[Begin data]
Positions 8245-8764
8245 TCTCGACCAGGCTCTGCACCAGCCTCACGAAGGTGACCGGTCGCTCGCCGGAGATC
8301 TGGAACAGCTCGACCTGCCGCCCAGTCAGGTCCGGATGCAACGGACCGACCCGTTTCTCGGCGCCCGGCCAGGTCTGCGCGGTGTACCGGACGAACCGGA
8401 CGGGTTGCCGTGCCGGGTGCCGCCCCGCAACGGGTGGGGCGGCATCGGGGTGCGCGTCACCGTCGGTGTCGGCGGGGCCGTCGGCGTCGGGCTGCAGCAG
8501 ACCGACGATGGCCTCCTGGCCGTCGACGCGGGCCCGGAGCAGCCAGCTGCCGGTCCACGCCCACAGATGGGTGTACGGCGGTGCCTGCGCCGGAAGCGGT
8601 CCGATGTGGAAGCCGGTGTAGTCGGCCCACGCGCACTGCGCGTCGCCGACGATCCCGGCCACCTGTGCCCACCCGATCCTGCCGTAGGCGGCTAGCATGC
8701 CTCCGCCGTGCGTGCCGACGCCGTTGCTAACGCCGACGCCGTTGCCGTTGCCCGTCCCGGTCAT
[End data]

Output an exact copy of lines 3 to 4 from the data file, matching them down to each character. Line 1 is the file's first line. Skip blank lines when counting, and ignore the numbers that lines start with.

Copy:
8301 TGGAACAGCTCGACCTGCCGCCCAGTCAGGTCCGGATGCAACGGACCGACCCGTTTCTCGGCGCCCGGCCAGGTCTGCGCGGTGTACCGGACGAACCGGA
8401 CGGGTTGCCGTGCCGGGTGCCGCCCCGCAACGGGTGGGGCGGCATCGGGGTGCGCGTCACCGTCGGTGTCGGCGGGGCCGTCGGCGTCGGGCTGCAGCAG